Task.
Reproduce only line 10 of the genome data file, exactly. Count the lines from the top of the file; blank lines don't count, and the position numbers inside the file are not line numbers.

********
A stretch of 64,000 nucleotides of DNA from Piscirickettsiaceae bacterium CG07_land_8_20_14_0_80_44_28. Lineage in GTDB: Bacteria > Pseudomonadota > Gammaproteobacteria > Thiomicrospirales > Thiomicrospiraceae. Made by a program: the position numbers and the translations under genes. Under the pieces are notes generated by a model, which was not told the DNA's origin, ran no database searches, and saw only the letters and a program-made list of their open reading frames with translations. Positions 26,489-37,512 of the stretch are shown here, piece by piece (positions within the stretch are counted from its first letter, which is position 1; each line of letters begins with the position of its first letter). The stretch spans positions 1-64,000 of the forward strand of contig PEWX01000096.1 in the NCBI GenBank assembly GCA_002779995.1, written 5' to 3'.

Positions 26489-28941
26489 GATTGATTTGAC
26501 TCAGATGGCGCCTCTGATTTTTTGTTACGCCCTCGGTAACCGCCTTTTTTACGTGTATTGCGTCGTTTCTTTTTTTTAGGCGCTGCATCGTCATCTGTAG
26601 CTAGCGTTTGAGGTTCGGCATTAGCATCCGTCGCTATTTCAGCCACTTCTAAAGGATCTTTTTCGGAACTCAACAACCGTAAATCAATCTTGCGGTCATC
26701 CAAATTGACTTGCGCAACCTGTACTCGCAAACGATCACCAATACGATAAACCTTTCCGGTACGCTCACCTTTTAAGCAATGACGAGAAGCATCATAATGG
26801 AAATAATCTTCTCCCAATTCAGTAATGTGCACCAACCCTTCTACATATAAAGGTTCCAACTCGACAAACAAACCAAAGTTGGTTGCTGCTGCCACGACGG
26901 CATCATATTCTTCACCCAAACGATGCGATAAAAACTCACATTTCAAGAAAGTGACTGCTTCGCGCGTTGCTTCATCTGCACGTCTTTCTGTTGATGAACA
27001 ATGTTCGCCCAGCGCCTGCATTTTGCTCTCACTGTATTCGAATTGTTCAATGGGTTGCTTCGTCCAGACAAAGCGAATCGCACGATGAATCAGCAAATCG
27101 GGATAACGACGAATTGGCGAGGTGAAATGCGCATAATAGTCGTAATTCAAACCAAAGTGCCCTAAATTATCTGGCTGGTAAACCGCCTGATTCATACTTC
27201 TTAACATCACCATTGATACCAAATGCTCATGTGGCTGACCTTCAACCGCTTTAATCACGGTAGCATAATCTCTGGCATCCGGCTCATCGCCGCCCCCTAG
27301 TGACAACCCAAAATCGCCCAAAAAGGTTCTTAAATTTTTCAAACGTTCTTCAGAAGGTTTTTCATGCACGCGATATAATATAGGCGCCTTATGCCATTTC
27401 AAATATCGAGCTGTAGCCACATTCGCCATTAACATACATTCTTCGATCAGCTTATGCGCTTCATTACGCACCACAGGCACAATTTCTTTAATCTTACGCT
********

27101 GGATAACGACGAATTGGCGAGGTGAAATGCGCATAATAGTCGTAATTCAAACCAAAGTGCCCTAAATTATCTGGCTGGTAAACCGCCTGATTCATACTTC